This isn’t the first time Torchwood had been presented in an audio format, as BBC’s Radio 4 aired seven stories from 2008 through 2011. So it’s no surprise that John Barrowman slides very easily back into the role of Captain Jack Harkness. While Barrowman is now affiliated with the DC television universe, he’s stated time and time again (including on the behind-the-scenes segment on The Conspiracy, where one can just hear his eagerness and joy) how much Captain Jack means to him. Harkness has all of the qualities one saw during his time on television – his bravery, his charm, his covert side, and just a hint of the smugness that afflicts the agents of the Torchwood Institute, aka the best known secret agency on the planet (seriously, it seems like everyone in Cardiff knows the existence of the super-hot guy in the Royal Navy coat running around in a black SUV). Barrowman’s cadence and delivery seems JUST a little off, but that could be chalked up to the fact that Barrowman delivered his lines from Palm Springs to Big Finish via Skype. The only downside to Barrowman’s performance is how the character sometimes just flat out does stupid things, arriving on scenes by himself, without backup or scouting, only to have someone get shot or even killed. It can be attributed to the fact that Jack Harkness is the only Torchwood member in the story, but one would think an experienced covert operative would be a little more cautious than responding to someone saying “Meet me at the hotel” than running up the stairs and down the hall with his gun out and kicking the door open like gangbusters.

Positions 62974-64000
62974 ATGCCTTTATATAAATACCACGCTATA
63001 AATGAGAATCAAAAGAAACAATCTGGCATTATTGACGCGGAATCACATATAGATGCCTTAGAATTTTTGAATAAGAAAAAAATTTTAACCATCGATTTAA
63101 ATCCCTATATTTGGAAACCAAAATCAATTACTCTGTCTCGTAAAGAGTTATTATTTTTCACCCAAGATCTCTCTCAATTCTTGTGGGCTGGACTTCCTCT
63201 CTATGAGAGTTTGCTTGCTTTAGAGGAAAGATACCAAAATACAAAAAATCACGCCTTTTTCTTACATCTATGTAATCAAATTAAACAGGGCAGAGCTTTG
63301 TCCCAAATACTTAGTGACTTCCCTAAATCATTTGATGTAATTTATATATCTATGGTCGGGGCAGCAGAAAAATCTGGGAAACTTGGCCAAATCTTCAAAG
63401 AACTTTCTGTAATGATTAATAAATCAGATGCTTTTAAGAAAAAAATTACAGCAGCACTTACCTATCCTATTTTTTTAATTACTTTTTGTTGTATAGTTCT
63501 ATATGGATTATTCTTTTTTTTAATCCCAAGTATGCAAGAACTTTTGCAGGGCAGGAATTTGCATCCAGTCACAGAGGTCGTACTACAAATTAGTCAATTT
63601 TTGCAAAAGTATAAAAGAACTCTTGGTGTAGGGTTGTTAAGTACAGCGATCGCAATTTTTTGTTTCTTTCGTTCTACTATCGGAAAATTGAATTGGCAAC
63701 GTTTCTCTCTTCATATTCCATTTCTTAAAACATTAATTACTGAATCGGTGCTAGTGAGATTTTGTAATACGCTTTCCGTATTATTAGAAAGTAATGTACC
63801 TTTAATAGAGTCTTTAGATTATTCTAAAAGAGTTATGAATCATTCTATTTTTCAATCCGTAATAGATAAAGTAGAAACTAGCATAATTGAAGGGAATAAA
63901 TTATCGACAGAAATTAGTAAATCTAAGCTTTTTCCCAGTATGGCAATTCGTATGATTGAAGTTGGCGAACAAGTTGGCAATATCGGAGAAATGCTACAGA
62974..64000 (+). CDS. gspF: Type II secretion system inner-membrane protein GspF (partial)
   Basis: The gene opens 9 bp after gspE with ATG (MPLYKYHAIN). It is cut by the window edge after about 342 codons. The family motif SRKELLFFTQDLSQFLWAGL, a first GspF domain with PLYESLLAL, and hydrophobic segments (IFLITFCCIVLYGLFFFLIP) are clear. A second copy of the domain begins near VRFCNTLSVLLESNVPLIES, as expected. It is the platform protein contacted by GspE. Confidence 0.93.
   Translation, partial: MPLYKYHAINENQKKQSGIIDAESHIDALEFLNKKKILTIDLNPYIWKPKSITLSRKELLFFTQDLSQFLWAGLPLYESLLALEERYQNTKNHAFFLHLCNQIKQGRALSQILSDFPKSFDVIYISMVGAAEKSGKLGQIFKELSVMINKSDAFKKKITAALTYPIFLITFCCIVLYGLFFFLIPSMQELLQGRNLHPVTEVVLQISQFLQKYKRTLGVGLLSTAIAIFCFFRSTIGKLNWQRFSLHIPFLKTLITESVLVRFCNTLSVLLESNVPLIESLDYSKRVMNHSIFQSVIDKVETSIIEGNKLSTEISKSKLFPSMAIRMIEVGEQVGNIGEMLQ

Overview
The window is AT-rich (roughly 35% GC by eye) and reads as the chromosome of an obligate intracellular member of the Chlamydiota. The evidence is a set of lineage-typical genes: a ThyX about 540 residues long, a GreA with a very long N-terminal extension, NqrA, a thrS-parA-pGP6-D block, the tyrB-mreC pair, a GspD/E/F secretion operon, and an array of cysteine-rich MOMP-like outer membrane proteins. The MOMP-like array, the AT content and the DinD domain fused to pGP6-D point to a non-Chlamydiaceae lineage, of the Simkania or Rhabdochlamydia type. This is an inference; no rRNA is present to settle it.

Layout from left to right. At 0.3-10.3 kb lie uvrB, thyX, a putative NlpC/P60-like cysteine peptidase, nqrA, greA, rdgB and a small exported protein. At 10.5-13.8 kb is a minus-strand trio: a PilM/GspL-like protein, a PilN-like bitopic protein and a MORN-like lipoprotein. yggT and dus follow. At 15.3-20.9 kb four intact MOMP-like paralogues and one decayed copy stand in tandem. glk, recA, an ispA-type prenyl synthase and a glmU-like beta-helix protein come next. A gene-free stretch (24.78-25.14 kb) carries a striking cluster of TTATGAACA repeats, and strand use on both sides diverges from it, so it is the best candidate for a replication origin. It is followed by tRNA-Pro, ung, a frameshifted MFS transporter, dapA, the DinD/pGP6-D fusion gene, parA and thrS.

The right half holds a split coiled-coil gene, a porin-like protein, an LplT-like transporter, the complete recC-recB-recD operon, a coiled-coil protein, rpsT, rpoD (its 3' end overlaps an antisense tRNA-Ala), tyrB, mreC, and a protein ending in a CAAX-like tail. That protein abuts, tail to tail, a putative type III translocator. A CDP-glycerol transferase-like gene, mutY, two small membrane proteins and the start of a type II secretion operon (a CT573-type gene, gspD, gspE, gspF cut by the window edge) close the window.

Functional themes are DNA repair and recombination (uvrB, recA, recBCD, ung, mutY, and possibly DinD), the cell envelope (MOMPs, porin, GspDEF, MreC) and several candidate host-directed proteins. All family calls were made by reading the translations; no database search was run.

The supporting cast does a solid job, mainly John Sessions (noted British impressionist also known for his performance as the malevolent computer Gus from Mummy on the Orient Express) as George Wilson. He brings a level of cultured believability to the part, making Wilson come off not as a nut case, but someone who might, just might, come off as quite possibly knowing what’s going on behind the veil. Wilson isn’t a raving nutcase, but a man who truly believes what he believes in, and it adds a level of realism to the story, and Sessions sparkles a few moments of dry and wary humor throughout his performance. Sarah Ovens is fine as Kate, Wilson’s daughter and handler, who guides her father through his day-to-day activities, and Dan Bottomley has a small part as Sam, fellow conspiracy buff and blogger for THE EYE OF PROVIDENCE, who carries the dedicated and zealous side of things.
Torchwood: The Conspiracy does what it sets out to do – bring the show back for a new audience discovering the show for a first time or for long-time fans eager for new adventures. It serves to set up the long-term arc over the six-episode series while showcasing some fine performances. The next episode appears to be a flashback episode involving a departed character, but the ending scene for this story establishing one important thing. Captain Jack will return…
+ Fine performances from all involved
+ A story that moves quickly and keeps the action going
– Jack Harkness does some very dumb things for a secret agent
– Last minute exposition dump
Cobi’s Synopsis – Torchwood is back with The Conspiracy, a story focusing on Captain Jack Harkness and a conspiracy theorist whose absurd claims are uncomfortably close to the truth.
Next up – Ianto Jones thought the flight would be sabotaged. The only problem is…he’s on board…
Gareth David-Lloyd is Ianto Jones in Torchwood: Fall To Earth.